• Hassle-free backup and data archiving that improves productivity by simplifying backup and data archiving with backup-as-a-service and hybrid storage solutions that easily restore data and applications from the cloud.
  • Policies designed to meet a variety of compliance requirements with 99 years of retention for backup data and pick any Azure region around the globe as a backup and archive location. 

As a Microsoft solution aggregator, Arrow offers the marketplace an unmatched portfolio of hardware and services that cater to every need in the technology eco-system. With Arrow, both small and large enterprises can take advantage of pay as you go models without minimum term commitments of minimum amounts. Arrow helps customers with cloud transformation by offering:

  • Cloud advisory services, architecture support, and general expertise catered to the needs of OEMs and ISVs. Assessments Services to match business needs with cloud strategy and engineering services to assess, design, migrate and manage existing cloud infrastructure
  • Tier 1 support and escalation support that goes beyond the cloud and incorporate hardware, operating systems, integration services, and cloud storage services.
  • Comprehensive portfolio of components and business services: that include silicon, sensors, and IoT solutions, custom built hardware solutions and software. From secure and compliant asset disposals and buybacks to custom finance solutions, Arrow offers a slew of business services throughout the product lifecycle.

How the Combination Benefits Customers

When assessed along key dimensions the feature sets that Microsoft and Arrow offer are unmatched in the industry. The figure below offers a summary of all the benefits customers obtain when partnering with Arrow and Microsoft.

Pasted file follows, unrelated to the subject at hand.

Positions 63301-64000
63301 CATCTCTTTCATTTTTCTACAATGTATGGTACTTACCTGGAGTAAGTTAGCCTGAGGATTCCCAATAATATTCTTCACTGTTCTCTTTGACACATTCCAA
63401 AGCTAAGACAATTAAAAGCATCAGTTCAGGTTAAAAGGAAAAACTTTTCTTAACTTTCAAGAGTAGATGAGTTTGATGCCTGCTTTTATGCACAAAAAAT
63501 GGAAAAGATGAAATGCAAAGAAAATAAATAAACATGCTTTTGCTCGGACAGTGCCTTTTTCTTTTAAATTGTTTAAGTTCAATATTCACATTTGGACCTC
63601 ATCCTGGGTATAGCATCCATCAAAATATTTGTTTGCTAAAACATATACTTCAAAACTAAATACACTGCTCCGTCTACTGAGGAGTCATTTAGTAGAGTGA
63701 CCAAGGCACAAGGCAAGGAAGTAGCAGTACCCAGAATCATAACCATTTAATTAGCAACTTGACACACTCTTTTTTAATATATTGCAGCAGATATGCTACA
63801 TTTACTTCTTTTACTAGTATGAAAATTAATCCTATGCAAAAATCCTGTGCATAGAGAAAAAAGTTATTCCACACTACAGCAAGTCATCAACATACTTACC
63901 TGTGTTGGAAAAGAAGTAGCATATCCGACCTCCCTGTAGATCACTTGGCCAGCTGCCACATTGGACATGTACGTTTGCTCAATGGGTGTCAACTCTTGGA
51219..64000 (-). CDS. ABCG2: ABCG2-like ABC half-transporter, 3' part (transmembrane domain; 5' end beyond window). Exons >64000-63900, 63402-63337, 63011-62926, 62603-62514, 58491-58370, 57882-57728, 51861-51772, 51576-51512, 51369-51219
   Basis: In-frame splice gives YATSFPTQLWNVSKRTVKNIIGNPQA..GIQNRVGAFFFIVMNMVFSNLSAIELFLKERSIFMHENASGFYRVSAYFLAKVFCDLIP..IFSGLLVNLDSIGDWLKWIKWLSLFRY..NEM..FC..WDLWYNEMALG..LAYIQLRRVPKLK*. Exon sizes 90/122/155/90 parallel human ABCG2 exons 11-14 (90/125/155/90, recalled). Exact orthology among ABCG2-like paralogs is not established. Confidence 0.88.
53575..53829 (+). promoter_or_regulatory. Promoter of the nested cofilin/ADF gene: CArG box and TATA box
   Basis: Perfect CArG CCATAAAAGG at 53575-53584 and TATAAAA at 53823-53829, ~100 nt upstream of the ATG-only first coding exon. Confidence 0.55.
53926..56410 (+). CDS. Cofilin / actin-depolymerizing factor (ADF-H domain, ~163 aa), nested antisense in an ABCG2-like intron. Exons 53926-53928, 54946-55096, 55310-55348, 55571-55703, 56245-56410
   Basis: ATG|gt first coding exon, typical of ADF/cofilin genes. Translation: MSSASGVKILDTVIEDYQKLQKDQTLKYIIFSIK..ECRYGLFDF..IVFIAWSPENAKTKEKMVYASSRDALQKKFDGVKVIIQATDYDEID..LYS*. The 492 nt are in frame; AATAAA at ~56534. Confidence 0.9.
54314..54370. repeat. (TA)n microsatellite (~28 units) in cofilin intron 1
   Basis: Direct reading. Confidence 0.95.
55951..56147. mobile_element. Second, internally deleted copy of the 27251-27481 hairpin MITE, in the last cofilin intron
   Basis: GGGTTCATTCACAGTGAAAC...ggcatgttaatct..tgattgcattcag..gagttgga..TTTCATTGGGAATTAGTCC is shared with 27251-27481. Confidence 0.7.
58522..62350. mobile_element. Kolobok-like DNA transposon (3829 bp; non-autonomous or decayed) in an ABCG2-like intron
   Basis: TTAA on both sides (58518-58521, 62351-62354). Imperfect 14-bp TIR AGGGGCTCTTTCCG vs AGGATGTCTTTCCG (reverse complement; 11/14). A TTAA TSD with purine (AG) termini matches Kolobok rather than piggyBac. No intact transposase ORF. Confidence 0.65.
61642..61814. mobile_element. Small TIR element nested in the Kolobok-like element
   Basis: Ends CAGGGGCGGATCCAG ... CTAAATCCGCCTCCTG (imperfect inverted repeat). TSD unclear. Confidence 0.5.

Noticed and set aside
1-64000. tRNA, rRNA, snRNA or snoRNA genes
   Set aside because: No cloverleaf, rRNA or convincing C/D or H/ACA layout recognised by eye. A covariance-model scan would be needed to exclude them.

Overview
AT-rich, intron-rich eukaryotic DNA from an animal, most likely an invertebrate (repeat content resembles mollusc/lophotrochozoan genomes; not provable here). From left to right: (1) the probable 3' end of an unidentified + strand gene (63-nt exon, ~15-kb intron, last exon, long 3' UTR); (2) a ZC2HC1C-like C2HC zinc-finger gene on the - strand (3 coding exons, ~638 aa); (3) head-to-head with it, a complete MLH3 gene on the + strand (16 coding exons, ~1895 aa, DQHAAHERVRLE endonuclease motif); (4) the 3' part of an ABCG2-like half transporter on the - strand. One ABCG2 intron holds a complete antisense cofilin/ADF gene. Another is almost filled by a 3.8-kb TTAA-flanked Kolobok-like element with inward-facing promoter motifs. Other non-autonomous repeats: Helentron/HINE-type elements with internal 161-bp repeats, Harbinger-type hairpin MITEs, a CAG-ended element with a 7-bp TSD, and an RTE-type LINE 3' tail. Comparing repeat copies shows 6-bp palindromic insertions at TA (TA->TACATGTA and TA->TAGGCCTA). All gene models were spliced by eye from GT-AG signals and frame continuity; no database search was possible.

The breadth and details involved in adopting cloud-based infrastructure can be overwhelming but Arrow together with Microsoft has focused on making the journey to the cloud seamless, cost-effective and low risk. The capabilities particularly target OEM and ISV customers embarking on new business models that make cloud infrastructure a key element of next-generation IoT products and services.

How to Engage

A variety of concept validation programs are available to customers to test the waters for cloud infrastructure. Engaging Arrow representatives to design engagements that suit business requirements can be a low-risk first step that leads to more in-depth assessments and migrations.

Contact Arrow Intelligent Systems at msembedded@arrow.com for cloud storage assessment services.  The assessment methodology follows the “cloud migration decision framework” to identify application complexity, priority, potential benefits by assessing the various parameters including architecture, performance, financial attributes, operations, and security & compliance. This also helps to derive the migration strategy, approach aligning with the business migration drivers.

Additional Resource

For further insights and frameworks to help you determine the right cloud storage strategy for your business, attend the “Make Your Cloud Strategy Your Competitive Advantage” webinar, hosted by experts at Arrow, Microsoft and ReadWrite Labs.

Scott Chmiel

Scott Chmiel

Microsoft Business Development Manager at Arrow Electronics

22+ years experience in Embedded Hardware & Solutions, with 13 years at Arrow spanning multiple roles. Scott has a BSME degree from San Diego State University. He is based in Houston, Texas.